NASA is unwilling to share the costs of a Mars Flyby so Dennis Tito must look to Russia or China

Dennis Tito is trying to put together a Mars flyby mission. He would need to launch in late 2017 to take advantage of a rare alignment of the planets that would greatly shorten the trip, or maybe in 2021, the second best option. He has raised $300 million (mostly his own money) and has asked the US congress to provide the heavy launch rocket for about $700 million in cost. NASA has rejected the proposal.

NASA’s response – Inspiration Mars’ proposed schedule is a significant challenge due to life support systems, space radiation response, habitats, and the human psychology of being in a small spacecraft for over 500 days. The agency is willing to share technical and programmatic expertise with Inspiration Mars, but is unable to commit to sharing expenses with them.

Given Russia’s clear recognition of the value and prestige of accomplishments in human space exploration, and their long-time interest in exploring Mars, my personal belief is that in all likelihood the Energia super-heavy rocket revival announcement signals Russian intent to fly this mission in 2021,” Tito stated.

“Their heavy lift rocket, along with their other designs for modules and the Soyuz, can fly this mission with modest upgrades to their systems.”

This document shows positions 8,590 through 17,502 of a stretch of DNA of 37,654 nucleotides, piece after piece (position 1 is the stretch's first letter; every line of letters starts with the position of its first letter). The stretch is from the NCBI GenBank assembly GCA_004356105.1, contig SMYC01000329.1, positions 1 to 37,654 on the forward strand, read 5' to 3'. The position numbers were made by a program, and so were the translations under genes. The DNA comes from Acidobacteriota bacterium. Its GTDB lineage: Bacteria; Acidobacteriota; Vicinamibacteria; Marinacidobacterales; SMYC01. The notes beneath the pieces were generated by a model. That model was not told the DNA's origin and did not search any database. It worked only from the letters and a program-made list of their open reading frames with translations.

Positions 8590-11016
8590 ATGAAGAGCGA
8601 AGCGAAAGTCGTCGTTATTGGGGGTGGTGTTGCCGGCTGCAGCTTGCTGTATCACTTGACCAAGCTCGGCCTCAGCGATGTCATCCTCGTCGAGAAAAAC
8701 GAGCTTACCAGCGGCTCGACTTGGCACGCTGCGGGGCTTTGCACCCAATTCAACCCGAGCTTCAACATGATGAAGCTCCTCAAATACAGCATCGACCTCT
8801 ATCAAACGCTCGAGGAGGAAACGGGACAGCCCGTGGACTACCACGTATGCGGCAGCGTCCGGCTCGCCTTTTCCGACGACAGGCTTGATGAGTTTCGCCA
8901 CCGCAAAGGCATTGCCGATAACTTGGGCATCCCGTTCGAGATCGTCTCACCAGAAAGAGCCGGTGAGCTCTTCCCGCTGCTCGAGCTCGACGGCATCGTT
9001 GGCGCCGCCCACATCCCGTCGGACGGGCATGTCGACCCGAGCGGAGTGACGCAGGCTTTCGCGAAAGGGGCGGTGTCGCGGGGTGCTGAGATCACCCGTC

Another option would be using Chinese capabilities, he added, because the country — reportedly developing a large space station of its own — is likely “contemplating this opportunity to be the first on Mars.” Tito said he is informing Congress of his plans to go elsewhere as a “civic duty”, and that he wants to give NASA the first shot.

The issue is the sheer amount of gear required for a human mission. The crew will need a module that will keep them alive for the duration of the trip, including all their food, radiation shielding, and a separate pod to protect them during the high-speed re-entry into Earth’s atmosphere. Launching all this along with the crew is impossible with existing spacecraft, the report found.

Even if you break the mission into several separate launches, getting all the gear into space would take at least three launches with planned commercial vehicles, such as the privately built SpaceX Falcon Heavy rocket, which has yet to fly. Then you would need a final launch to deliver the crew. Once in orbit, the modules would need to carry out sensitive docking operations to link up, plus refuelling, all within the space of about a week.

Mars, Earth and Venus will be aligned in 2021 such that the spacecraft could launch towards Venus and use its gravity to slingshot back out towards Mars. The crew would go within about 800 kilometres of the surface of Venus, and the trip would take only about 80 days more.

“That gives us more time to build the system, and would pass by two planets, Mars and Venus, rather than one,” Tito said in a press conference on 20 November. It would also put the astronauts on a gentler re-entry trajectory, reducing the velocity at which they would come racing back to Earth.

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